10 Questions with the artists of 'On the Cusp'

 Sharyn Louise Ingham,  Spotted gum , 2016, oil on marine plywood, 90 x 60 cm

Sharyn Louise Ingham, Spotted gum, 2016, oil on marine plywood, 90 x 60 cm

 1. Give us the who, what, when, where, why of your SALA show.  

Janine Dello: Our group exhibition is titled ‘On the Cusp’, in which we investigate and interpret the nature of transition in our own diverse way. We are emerging artists, all graduates from Adelaide Central School of Art: Evy Moschakis, Malcolm Richards, Cathy Milne, Kate Dowling, Janine Dello and Sharyn Ingham. The exhibition will be held at East Borough Eatery, 96 Glen Osmond Road, Parkside. Opening night is Wednesday 2nd August and will run until the end of August. 

2. How does this SALA show fit with the rest of your practice? 

Janine Dello: My painting practice is quite solitary, so organising this exhibition together has given us all the opportunity to meet and converse about ideas, just like we did whilst studying together. 

3. Tell us about how you came to be at your venue? 

Kate Dowling: East Borough has been a popular and central location for our group to meet up regularly. We were impressed with the refurbishment of the cafe by proprietors Makeeley and Paul and thought it would be a good location for our group exhibition. 

4. Have you been involved in SALA before? 

Kate Dowling: No. This is very exciting for me as it will be my first opportunity to exhibit with SALA. I feel honoured to be exhibiting with such a talented group of people. Other members of the group have I believe previously exhibited in SALA. 

5. How do you think SALA is unique?

Cathy Milne: SALA is amazing in how it has grown to be such a large, all-encompassing celebration of South Australian art. Anyone can participate – from talented amateurs through to emerging artists and well established favourites. And it’s for audiences too – sometimes it’s hard to know how to connect with new artists – but with SALA you can just grab your guide and head down to your local café.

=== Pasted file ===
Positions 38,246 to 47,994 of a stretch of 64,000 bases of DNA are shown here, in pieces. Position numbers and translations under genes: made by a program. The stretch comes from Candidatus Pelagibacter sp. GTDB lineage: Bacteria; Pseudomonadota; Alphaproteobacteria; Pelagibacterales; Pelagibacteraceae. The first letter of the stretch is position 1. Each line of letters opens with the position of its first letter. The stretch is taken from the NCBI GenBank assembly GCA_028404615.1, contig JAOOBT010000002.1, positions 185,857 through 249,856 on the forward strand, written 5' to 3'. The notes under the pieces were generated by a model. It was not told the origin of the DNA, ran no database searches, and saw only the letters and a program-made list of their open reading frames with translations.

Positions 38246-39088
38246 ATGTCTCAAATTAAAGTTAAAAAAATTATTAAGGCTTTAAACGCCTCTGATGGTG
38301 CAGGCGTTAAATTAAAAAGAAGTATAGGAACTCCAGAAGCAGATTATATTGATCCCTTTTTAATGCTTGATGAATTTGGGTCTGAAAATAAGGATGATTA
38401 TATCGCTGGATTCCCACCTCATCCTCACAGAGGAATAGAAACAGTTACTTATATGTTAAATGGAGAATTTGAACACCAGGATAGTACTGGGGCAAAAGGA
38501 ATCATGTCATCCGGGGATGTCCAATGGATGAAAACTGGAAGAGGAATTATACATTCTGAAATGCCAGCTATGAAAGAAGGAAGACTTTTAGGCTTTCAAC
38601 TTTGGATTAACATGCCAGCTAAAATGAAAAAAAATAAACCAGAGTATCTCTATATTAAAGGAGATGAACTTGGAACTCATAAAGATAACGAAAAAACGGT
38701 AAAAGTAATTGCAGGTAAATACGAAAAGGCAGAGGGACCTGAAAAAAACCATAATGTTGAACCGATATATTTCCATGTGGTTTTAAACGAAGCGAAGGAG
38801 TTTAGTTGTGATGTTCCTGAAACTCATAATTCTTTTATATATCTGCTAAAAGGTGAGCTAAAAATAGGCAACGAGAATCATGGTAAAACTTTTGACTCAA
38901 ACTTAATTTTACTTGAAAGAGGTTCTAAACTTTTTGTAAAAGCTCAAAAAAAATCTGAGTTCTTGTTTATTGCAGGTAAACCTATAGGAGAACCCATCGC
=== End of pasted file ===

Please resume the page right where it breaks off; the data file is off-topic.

Malcolm Richards,  The Tumblers , 2017, conte on paper, 152 x 115 cm

Malcolm Richards, The Tumblers, 2017, conte on paper, 152 x 115 cm

6. What are you most looking forward to in SALA? 

Cathy Milne: I’m really looking forward to seeing Christopher Orchard’s exhibition, 'Avatar', at the Art Gallery of South Australia. Chris is this year’s feature artist for SALA and I love the humour and humanity in his work. I also want to see 'The Great Suffragist Dirigible' at the Adelaide Town Hall - it’s a series of portraits of some important women in South Australia’s history, created by some of our own contemporary female artists. And I still need to see Narelle Autio & Trent Parke’s video work at the Samstag Museum – I find their work really moving and I’m interested in seeing their collaboration within the sphere of backyard cricket. 

I’ll also be getting to lots of venues to support the artists that I know, and no doubt discovering some amazing new artists along the way! 

7. Do you have a studio? If so, tell us about it. 

Evy Moschakis: I have a home studio which was purpose built when we renovated our place in 2012. It has full spectrum lighting, huge windows and el cheapo flooring. It’s the only room in the house that I feel free to trash and is packed with art and craft supplies, I could probably open a shop. This lends itself to much mayhem from myself as well as my 7 year old. It’s a disaster that I can close the door on. 

8. What tips would you share with other artists thinking about being involved in SALA for 2018?  

Evy Moschakis: Definitely be involved. It’s a great opportunity to put your work out there and great experience in organising all aspects of exhibiting, including curating. Start working on a body of work early so you have some images for prospective venues for the next registration round. 

9. Have you entered any of the SALA awards? Would you consider entering any of them in the future?  

Malcolm Richards: This year we haven’t and perhaps that’s a lesson for us as emerging artists, we concentrated on the exhibition dates rather than the award entry dates. The awards do look exciting and should be a challenge for us to take up next year. 

10. What’s next for you after SALA? 

Malcolm Richards: As a group we’re very typical of emerging artists, all are practicing artists, some studying, some working in the art field and others juggling art and different life commitments. What is sure is that you’ll be seeing more of us in the future.